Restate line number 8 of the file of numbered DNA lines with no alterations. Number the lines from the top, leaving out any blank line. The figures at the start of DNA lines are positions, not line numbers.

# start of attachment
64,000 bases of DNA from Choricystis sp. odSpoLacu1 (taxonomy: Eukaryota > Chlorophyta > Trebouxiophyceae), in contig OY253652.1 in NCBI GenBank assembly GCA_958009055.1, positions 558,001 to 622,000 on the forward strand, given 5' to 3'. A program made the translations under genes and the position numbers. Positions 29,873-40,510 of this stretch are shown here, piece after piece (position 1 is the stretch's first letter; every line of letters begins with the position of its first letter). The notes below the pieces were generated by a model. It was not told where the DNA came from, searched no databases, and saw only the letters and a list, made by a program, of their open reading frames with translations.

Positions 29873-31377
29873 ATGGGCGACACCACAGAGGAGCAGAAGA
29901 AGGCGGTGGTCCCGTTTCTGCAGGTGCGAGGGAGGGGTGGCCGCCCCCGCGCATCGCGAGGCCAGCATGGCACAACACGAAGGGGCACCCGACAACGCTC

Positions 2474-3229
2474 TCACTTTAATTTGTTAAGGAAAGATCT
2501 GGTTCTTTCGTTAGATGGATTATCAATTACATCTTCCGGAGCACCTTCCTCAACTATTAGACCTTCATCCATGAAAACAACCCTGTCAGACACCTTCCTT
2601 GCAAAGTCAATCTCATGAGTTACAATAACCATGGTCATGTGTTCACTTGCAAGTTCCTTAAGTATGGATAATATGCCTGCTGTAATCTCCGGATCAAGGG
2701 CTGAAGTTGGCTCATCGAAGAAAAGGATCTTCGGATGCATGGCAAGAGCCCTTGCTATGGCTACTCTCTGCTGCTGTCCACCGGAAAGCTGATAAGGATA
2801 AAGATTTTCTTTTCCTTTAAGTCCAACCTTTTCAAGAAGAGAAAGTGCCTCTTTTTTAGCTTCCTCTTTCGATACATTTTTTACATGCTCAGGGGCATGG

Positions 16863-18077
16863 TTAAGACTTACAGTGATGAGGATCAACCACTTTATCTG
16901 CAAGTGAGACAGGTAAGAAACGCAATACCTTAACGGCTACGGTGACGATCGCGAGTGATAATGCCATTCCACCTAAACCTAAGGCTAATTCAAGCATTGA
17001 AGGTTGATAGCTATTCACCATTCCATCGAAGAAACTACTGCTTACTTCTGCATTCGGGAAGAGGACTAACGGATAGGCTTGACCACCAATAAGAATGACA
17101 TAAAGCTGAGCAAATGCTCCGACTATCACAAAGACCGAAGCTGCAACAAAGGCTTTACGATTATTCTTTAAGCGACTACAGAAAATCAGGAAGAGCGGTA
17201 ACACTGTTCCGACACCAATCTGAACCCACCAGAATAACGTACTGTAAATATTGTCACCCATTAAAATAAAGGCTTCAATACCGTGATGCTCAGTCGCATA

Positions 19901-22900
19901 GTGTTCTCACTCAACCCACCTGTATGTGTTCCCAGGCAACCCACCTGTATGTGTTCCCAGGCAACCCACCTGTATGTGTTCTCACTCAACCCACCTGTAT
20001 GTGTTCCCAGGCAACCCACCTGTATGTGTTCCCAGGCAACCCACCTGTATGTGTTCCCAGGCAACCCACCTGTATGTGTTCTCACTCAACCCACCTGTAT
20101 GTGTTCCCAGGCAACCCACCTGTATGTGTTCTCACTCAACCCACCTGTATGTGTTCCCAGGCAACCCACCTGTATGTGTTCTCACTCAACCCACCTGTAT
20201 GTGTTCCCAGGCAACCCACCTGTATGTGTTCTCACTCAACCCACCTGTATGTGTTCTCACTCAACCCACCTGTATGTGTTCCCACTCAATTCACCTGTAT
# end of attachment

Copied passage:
2601 GCAAAGTCAATCTCATGAGTTACAATAACCATGGTCATGTGTTCACTTGCAAGTTCCTTAAGTATGGATAATATGCCTGCTGTAATCTCCGGATCAAGGG